A wave of concern ripplied through the food industry on 24 April last year when Swedish scientists discovered unexpectedly high levels of acrylamide in carbohydrate-rich foods heated to high temperatures.
One month after the Swedish Food Administration broadcast the concerns, the UK's Central Science Laboratory (CSL) confirmed the findings.
The results propelled the food industry into working together, itself a rare event, to find out more. "I've never seen the food industry work together like this - working collectively to find solutions. The food industry has definitely acted responsably," UK food scientist Prof. Don Mottram, a leading researcher into acrylamide, told a conference in Germany last month.
Professor Mottram is currently working with six different companies - normally competitors - to investigate the formation of acrylamide.
Based at the University of Reading, and in conjunction with B L Wedzicha at the University of Leeds, Mottram recently provided an important breakthrough into the understanding of the origin of acrylamide in cooked food (Nature 419, 448-449 (2002).
Mottram and colleagues showed how acrylamide could be formed from food components during heat treatment as a result of the Maillard reaction.
"We found that asparagine, a major free amino acid in potatoes and cereals, is a crucial participant in the production of acrylamide by this pathway," Mottram told the audience.
The landmark study by the Swedish scientists in April last year identified higher levels of the potential carcinogen acrylamide in crisps, chips and some snacks, in stark contrast to meats, fish, vegetables and some nuts that demonstrated low levels.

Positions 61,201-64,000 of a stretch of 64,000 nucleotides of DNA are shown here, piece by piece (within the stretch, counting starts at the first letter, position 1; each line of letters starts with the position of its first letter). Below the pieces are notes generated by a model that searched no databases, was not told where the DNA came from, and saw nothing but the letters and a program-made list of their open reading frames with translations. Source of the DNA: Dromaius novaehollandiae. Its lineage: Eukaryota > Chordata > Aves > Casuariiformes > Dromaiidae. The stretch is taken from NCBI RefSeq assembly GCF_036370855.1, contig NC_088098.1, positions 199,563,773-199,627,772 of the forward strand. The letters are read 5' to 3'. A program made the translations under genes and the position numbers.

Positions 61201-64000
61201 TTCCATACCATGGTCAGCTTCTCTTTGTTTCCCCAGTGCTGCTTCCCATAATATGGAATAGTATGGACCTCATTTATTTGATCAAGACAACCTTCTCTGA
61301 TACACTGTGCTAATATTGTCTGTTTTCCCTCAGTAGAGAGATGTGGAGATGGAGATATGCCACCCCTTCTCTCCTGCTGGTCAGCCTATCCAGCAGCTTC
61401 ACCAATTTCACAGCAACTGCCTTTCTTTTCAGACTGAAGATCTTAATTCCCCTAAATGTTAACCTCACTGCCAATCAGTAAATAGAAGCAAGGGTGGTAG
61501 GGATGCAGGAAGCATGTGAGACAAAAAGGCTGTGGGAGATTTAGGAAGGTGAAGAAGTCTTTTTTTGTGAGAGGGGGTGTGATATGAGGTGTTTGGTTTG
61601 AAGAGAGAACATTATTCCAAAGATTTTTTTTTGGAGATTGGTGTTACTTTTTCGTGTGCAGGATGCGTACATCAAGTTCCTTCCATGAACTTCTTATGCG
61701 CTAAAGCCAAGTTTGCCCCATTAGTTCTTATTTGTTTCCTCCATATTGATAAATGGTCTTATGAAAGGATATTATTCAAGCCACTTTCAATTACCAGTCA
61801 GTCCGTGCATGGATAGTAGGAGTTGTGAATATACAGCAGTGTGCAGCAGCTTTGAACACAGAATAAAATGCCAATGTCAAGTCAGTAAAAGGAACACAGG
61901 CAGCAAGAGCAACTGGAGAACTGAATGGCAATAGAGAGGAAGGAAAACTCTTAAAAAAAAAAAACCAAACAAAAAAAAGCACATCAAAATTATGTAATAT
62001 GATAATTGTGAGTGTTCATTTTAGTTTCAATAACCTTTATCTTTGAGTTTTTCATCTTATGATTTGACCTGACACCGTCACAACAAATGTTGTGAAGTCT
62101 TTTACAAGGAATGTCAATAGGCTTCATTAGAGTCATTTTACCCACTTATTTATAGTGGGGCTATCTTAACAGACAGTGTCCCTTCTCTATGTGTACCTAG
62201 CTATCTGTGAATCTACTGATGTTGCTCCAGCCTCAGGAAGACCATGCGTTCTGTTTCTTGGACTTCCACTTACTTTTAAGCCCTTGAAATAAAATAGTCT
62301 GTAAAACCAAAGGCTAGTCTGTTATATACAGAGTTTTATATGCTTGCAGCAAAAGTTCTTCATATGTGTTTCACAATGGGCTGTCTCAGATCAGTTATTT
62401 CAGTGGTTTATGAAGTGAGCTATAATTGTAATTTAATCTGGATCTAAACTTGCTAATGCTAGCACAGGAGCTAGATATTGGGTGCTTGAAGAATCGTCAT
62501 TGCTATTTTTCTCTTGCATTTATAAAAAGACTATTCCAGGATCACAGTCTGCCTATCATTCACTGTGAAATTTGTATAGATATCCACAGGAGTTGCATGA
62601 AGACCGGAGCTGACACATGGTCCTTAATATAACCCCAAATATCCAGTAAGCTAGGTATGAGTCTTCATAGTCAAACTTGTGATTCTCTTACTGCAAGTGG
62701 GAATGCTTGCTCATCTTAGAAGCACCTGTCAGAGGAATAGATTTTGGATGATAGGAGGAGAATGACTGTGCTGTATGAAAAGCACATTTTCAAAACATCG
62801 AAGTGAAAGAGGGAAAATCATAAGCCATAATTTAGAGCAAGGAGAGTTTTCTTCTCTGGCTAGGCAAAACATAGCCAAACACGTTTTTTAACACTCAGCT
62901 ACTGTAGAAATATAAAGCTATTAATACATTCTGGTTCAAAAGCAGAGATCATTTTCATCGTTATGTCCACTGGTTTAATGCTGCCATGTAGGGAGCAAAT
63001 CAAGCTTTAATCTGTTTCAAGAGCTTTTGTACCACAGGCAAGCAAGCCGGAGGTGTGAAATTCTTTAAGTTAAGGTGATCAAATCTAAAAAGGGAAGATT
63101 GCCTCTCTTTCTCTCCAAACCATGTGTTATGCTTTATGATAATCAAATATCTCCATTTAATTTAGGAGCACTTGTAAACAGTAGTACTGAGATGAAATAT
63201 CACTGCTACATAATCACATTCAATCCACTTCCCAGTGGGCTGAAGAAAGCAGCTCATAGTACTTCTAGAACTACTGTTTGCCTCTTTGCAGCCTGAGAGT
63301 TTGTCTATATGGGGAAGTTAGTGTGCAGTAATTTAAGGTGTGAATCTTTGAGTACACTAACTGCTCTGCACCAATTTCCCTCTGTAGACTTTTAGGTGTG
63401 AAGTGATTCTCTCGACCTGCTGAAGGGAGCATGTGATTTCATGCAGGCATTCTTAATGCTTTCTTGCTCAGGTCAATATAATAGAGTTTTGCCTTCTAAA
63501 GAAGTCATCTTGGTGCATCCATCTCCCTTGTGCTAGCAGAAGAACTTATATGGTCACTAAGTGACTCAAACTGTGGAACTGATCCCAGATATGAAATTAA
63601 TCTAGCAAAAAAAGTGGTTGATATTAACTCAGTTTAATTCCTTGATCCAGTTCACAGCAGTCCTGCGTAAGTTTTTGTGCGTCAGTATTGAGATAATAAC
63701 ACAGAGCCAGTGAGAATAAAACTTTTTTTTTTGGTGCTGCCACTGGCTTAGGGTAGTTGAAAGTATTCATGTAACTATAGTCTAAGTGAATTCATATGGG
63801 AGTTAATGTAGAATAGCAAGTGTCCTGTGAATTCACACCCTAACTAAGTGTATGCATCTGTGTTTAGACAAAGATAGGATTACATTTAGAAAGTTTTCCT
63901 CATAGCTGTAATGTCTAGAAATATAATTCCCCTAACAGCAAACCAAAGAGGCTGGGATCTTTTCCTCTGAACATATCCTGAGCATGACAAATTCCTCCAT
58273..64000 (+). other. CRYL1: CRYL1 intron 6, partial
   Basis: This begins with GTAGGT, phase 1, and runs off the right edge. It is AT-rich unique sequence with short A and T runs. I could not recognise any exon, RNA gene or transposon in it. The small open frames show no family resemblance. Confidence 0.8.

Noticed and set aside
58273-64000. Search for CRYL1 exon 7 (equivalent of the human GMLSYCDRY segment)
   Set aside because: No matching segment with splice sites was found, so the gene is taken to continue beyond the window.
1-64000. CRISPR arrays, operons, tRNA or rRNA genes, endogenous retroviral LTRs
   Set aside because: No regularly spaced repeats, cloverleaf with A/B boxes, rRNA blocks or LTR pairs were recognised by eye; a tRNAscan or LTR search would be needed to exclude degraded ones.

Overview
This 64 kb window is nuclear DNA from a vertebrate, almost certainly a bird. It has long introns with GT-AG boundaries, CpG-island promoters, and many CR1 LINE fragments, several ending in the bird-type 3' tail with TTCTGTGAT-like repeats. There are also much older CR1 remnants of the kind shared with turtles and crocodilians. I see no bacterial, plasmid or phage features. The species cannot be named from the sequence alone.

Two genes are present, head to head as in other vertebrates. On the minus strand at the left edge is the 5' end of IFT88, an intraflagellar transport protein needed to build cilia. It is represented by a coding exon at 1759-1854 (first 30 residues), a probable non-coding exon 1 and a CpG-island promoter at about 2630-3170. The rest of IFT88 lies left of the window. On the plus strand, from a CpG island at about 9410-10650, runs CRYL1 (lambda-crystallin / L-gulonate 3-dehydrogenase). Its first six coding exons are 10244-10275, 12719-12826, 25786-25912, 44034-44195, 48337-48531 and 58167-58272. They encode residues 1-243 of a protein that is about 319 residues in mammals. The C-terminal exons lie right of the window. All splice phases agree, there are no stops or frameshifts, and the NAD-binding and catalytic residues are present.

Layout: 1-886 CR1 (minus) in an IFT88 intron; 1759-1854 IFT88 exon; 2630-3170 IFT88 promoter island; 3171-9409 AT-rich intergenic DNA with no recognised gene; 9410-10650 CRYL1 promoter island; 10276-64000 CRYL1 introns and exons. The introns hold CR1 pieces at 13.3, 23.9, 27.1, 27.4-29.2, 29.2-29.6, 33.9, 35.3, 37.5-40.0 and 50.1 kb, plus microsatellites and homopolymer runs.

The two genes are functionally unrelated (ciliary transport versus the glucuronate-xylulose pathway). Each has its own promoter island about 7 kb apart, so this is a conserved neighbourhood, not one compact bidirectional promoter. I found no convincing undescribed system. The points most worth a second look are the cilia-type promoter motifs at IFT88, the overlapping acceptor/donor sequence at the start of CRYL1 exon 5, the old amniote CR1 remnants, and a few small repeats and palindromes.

"Asparagine is essential for the plant to grow. There are high asparagine levels in some plant foods, but low in animal foods. For potatoes levels reach 940mg per 100g - 40 per cent of the total. This could explain why higher levels found in plants, as opposed to meat food," said Mottram.
"Asparagine will react with reducing sugars to give acrylamide," added the scientist.
High temperatures also seem to play a key role in acrylamide formation. Temperatures in excess of 125°C are required for the formation of acrylamide in the asparagine and glucose model system, he said.
So crucially, what are the implications for the food industry? Select raw materials with low asparagines and sugar content could be the pathway today, advised Mottram.
A recent two day workshop in Brussels organised by the Commission in October 2003 gave a run down on acrylamide in food.
Of note, with respect to potatoes advice from the workshop to the food industry is to not only select varieties with low levels of reducing sugars but also use pre-treatments involving pre-blanching or soaking in water at room temperature.
Lowering the pH of the soaking water and avoiding the cold storage of potatoes also seems to help and in light of recent research, notably from Mottram and colleagues, dipping part-cooked cut potato products in glucose solutions should be avoided.
Discussions and advice from the event are due to be published shortly on the DG Sanco food safety web site.
But research on acrylamide is still at a nascent stage, despite a global effort that sees the World Health Organisation (WHO) co-ordinating scientists on acrylamide research projects across the world.
The European Commission and the European Food Safety Authority (EFSA) have developed a database to summarise the research activities in the EU.
The Commission's Joint Research Centre is co-ordinating work on analytical methods and is collecting data on the levels detected in different foods. For 'long-term research needs,' the Commission has included the topic in the 6th Framework Programme for research and technological development.